Bariatric or ‘weight loss’ surgery reduces the ability of the body to consume large quantities of food, resulting in dramatic weight loss.
What is bariatric surgery?
Bariatric surgery, or weight loss surgery, is the term for gastric banding and gastric bypass procedures. These are not quick-fix procedures but last resort operations, only performed when consistent diet, exercise and possibly weight loss medications have been tried.
When a gastric band is fitted, the size of your stomach is reduced, meaning that smaller amounts of food will make you feel full.
A gastrectomy (gastric sleeve) procedure involves removing a large part of the left side of the stomach, leaving a far thinner, sleeve-like stomach, so again you will feel full far more quickly.
A gastric bypass (‘stomach stapling’) procedure involves stapling your stomach to make it smaller, then surgically rerouting your digestive system so that it ‘bypasses’ the rest of your stomach and part of your intestine. Not only will you feel fuller more quickly, you will also digest less food due to the bypass of the section of intestine.
What are the risks of bariatric surgery?
Besides the risks of general anaesthetic and pain, swelling and bruising, bariatric surgery carries the risk of infection, internal bleeding and blood clots, either in the leg (deep vein thrombosis) or the lungs (pulmonary embolism). After surgery some patients experience nausea and vomiting when they eat, although this does usually settle down, and eating sugary foods may make some patients feel sick and faint, with abdominal pain and diarrhoea (known as ‘dumping syndrome’). There can also be problems with nutritional deficiencies due to the amount and type of food patients can eat after their procedure, and reduced absorption of nutrients.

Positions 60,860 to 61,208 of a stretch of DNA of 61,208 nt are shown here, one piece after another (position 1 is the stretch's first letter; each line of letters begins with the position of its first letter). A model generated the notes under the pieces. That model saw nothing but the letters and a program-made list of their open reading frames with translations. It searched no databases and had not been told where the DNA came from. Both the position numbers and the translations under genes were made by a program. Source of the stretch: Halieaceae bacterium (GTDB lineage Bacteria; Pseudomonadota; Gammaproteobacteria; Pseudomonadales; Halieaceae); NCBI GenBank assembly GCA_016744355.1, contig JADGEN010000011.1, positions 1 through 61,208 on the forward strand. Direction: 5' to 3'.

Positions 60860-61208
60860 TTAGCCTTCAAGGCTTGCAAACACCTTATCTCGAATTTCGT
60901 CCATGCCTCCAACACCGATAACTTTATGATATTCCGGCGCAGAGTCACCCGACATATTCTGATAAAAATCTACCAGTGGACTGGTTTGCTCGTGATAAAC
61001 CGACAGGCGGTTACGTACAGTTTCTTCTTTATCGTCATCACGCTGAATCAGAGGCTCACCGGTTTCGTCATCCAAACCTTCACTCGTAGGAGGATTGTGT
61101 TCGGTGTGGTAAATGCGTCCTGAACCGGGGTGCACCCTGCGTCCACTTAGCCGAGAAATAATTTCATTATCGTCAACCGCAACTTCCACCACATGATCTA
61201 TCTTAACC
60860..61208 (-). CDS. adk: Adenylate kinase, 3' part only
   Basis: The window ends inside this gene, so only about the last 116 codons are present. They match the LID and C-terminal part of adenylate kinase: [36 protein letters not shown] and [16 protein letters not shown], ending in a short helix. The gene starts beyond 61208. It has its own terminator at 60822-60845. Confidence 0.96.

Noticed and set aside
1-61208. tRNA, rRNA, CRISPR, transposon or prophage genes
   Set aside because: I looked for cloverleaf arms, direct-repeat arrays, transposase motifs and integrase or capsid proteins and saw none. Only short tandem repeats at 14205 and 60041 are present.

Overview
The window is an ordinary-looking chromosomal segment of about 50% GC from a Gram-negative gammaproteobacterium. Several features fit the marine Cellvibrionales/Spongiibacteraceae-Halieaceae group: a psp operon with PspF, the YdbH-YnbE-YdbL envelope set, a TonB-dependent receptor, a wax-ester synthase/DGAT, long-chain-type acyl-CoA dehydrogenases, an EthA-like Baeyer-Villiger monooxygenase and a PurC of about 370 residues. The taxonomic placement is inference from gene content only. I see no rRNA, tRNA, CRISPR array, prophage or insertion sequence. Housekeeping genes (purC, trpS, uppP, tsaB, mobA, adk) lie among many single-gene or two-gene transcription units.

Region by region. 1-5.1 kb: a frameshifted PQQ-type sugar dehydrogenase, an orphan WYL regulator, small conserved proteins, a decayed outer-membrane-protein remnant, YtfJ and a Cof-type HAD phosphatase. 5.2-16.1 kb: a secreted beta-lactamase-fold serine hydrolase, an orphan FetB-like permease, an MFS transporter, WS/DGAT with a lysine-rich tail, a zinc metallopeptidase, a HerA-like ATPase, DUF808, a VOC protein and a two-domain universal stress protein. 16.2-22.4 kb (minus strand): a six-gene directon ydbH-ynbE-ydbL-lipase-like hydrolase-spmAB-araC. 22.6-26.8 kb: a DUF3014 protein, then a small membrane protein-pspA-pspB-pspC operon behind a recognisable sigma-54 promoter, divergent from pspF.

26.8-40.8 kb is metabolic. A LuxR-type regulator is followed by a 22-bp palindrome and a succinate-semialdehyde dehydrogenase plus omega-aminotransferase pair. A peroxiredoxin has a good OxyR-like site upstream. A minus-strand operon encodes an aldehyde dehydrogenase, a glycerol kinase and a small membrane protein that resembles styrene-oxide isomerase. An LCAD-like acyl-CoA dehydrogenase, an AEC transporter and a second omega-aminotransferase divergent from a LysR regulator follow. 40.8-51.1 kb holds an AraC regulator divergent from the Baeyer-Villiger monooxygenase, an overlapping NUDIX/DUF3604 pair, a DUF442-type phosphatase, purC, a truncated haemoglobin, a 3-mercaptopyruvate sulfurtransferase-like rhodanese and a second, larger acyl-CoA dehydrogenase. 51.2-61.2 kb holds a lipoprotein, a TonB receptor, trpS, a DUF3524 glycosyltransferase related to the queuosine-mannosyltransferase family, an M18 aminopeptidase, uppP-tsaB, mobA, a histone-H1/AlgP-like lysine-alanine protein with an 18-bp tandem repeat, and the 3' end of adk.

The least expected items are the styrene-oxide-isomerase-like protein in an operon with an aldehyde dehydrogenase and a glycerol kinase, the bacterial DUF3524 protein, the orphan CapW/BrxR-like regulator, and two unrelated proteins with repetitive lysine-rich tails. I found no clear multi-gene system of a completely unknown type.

In rare cases, patients who have had a gastric bypass may suffer from a leakage where the intestine is reattached to the stomach, or suffer a narrowing of the intestine which prevents food passing through. Gastric bands may leak or slip out of place, potentially damaging the stomach wall, and gastric sleeves may also leak from the site of the stomach join.
Rapid and extreme weight loss can sometimes cause gallstones and may also leave patients with a great deal of excess skin. These skins folds can be uncomfortable and prone to infection.
How successful is bariatric surgery? How much weight will I lose?
Results vary greatly and depend on the physical and mental health of the patient, both before and after, and their determination to follow their doctor’s advice and maintain a healthy lifestyle after their operation. It’s been estimated that on average, people who have a gastric band fitted lose around half their excess weight, while those who have a gastric bypass lose around two-thirds of their excess weight.
How much does bariatric surgery cost?
If your obesity is categorised as life-threatening, then you may be able to have bariatric surgery on the NHS. The NHS define life-threatening obesity as having a body mass index (BMI) of 40 or above, or having a BMI of 35 or above together with another serious health condition that could be improved by weight loss, such as type 2 diabetes or high blood pressure.
Private prices for bariatric surgery:
Gastric banding costs £5,000- £9,000.
Gastric bypass surgery costs £9,000- £15,000.
Gastric sleeve (gastrectomy) costs £9000 - £15,000